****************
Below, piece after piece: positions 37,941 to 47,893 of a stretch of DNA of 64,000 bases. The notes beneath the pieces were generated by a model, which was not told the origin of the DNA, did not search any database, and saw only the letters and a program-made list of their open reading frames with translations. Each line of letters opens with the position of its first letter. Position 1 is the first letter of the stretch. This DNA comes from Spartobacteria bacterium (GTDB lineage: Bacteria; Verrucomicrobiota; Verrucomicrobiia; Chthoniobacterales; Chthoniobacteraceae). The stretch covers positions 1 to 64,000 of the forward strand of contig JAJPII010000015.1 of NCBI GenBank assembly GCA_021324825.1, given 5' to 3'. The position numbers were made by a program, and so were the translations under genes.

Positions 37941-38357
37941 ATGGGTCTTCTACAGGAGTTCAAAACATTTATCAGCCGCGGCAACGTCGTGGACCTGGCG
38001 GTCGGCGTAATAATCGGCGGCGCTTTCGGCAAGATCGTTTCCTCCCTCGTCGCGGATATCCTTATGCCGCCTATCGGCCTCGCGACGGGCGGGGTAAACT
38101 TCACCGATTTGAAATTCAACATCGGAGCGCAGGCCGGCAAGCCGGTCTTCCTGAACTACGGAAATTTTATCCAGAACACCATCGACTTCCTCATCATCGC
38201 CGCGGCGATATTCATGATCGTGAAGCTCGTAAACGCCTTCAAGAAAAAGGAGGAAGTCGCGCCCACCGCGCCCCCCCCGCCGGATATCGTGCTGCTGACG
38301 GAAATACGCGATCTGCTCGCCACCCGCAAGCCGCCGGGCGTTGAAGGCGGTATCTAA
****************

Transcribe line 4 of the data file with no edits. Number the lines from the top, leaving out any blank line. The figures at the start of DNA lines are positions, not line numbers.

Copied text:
38001 GTCGGCGTAATAATCGGCGGCGCTTTCGGCAAGATCGTTTCCTCCCTCGTCGCGGATATCCTTATGCCGCCTATCGGCCTCGCGACGGGCGGGGTAAACT